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LOMO Anamorphic lens BAC series shot reels


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Hello,
we are Russian filmmakers, filming on LOMO anamorphic lens and LOMO OKC lens on filmstock 35 mm by Konvas-2M movie camera and Digital cameras. 
 
1. The Feodosia: 25 and 1\2 century (trailer documentary) 35 mm film Kodak 5201 50D, LOMO anamorphic set (35 mm square front and 50 mm, 75 mm round front BAC)
Storyline: Feodosia is one of the oldest cities in Russia, this year it celebrates its 2550 anniversary! In the film, shot on 35 mm film, we connect the history of the city with its modernity. This video is a trailer for a future documentary. Scriptwriter: Yakov Lyubchenko, director and cameraman - Stanislav Schubert. We filmed the chronicle of the city this year on 35 mm film Kodak Vision 2 50D (5201) with the Konvas-2M movie camera using anamorphic cinema optics LOMO of the BAS series.

We are looking for sponsors to complete the full film: https://planeta.ru/campaigns/feo2550

2. The House I Live In (A documentary about the keeper of the Siberian film archive) 
At a distance of three thousand kilometers from the capital of Russia, in the Siberian city of Novosibirsk, in an old dilapidated barrack from the time of Stalin, cinematographer Anatoly Antonov lives. He is the last curator of a unique film archive of documentary chronicles filmed in the 1930-1980s about the life of Siberia and the Soviet Union. A small sketch filmed with a Lumix GH5 camera with a LOMO anamorphic square front cinema lens BAS series (35BAC10-2-01 f=35 mm T2.8)
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I know that you have free access to film archives, including Russian documentaries, at the Library of Congress. For all people? Because in our country cinema archives are either abandoned, are being restored by enthusiasts such as Anatoly, or in Moscow they demand a lot of money for the provision of materials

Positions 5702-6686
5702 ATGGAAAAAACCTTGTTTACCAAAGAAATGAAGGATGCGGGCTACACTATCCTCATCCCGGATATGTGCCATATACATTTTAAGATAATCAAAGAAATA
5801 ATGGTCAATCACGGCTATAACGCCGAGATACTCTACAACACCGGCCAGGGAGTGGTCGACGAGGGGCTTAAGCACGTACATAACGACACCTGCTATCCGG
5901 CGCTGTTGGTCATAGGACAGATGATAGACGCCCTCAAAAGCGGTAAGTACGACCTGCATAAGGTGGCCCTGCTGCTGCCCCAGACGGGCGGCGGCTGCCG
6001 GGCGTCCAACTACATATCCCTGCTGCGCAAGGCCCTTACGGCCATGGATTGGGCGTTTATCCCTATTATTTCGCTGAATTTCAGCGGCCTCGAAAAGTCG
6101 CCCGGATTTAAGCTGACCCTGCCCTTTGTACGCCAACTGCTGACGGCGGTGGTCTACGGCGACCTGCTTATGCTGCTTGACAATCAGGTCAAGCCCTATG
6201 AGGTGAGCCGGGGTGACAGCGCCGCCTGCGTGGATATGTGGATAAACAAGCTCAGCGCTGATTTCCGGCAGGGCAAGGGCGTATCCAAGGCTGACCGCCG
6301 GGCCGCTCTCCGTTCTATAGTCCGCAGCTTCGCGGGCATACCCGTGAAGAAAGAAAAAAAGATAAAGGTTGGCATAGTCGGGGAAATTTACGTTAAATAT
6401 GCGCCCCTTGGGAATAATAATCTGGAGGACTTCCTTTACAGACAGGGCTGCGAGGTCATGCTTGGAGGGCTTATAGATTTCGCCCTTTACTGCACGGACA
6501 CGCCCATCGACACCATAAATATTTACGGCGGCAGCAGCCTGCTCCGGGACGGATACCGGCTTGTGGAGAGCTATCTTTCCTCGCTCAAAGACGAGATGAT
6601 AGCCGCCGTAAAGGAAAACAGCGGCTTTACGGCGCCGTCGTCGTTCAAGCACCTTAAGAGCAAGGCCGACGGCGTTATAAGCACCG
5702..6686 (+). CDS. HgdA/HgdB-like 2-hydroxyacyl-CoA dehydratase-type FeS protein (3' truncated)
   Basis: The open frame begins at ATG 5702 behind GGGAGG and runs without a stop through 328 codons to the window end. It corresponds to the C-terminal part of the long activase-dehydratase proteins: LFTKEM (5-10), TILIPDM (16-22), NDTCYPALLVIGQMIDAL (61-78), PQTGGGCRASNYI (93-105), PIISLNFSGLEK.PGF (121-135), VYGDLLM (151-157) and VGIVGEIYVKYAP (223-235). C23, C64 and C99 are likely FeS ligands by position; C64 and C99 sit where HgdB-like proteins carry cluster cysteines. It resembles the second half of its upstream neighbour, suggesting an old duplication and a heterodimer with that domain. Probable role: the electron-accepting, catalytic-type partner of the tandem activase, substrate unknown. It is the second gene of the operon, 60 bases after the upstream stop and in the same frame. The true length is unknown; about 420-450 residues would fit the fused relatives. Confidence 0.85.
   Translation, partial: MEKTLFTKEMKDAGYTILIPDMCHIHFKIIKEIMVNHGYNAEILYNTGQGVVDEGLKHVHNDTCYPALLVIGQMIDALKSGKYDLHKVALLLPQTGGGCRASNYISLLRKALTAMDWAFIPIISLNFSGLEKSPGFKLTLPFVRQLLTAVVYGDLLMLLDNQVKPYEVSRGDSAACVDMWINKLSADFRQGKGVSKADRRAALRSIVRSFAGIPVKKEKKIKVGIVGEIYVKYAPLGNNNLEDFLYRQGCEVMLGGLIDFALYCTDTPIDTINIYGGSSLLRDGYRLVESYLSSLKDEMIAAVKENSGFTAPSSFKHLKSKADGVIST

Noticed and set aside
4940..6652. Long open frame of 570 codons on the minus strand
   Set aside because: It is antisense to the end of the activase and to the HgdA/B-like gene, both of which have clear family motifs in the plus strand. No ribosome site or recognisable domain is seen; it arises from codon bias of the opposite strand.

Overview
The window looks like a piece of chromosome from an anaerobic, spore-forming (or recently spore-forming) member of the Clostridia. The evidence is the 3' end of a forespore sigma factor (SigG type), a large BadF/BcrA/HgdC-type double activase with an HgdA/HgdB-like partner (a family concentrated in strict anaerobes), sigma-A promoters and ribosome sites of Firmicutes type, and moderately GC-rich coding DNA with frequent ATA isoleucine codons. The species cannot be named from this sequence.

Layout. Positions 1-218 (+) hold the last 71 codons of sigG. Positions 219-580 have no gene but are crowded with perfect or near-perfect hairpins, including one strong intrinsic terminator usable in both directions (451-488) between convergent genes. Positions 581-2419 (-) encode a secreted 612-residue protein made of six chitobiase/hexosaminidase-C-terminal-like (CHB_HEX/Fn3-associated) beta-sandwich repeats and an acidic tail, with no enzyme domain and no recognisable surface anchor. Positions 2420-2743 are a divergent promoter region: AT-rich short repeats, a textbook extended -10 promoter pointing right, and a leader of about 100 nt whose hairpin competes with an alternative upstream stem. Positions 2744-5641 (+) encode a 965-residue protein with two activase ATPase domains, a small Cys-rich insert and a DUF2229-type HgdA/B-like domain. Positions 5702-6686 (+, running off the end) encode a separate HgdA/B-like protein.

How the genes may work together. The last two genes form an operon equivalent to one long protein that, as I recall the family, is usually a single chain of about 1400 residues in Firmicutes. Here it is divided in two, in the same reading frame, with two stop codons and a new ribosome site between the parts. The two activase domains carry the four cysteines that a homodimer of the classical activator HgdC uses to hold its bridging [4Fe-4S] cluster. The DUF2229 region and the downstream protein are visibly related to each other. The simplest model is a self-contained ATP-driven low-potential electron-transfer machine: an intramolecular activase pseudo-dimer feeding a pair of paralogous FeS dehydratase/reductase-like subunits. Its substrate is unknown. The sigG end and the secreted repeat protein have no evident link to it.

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Well, it depends on what you mean by "free access".  Unless the film is online (and so few are), you have to travel to Washington, D.C. to view the films in a reading room on a flatbed film editor after you request the viewing and you have to have a legitimate research project;  all determined by the management.   

Getting actual copies of a film can be complicated by copyright issues and donor restrictions on materials, but if it is in the Public Domain (no copyright restrictions) and the donor has not placed any restrictions on the material, anyone can get a film or digital copy of the film, but it can be incredibly expensive due to film print or scanning costs.  Nothing is cheap in this arena; the Library pays the same amount for film stock and film scanners as everyone else, so the cost must be passed on.

We understand we are extremely lucky in this day and age to even have a budget and facilities/equipment for this work, but as is always the case with any collection, it is never enough to do what is needed.

 

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NEW my video about old film cameras WWII time and my together Anatoly Antonov's creative activity 

Russian cinematographers Anatoly Antonov and Stanislav Schubert arrived in Krasnogorsk near Moscow to film the opening ceremony of the world's first monument to front-line cameramen on film, with Aymo cameras, during the Second World War, as a tribute to the memory of front-line cameramen. On September 4, the opening of the monument took place, which was attended by the children and grandchildren of front-line cameramen of the Great Patriotic War, as well as Nikita Mikhalkov, Alexey Uchitel and other filmmakers. Novosibirsk filmmakers with cameras of the war years, dressed in uniforms from the times of the Great Patriotic War, "cheered" Muscovites, who did not guess before such an action and were dumbfounded. Like 75 years ago, Siberians came to Moscow with help. Siberians strike back! Filmed with old 35 mm cameras, the film was developed in the Mosfilm laboratory, now the film with this chronicle is given for eternal storage to the Russian State Archive of Film and Photo Documents (RGAKFD, Krasnogorsk). 

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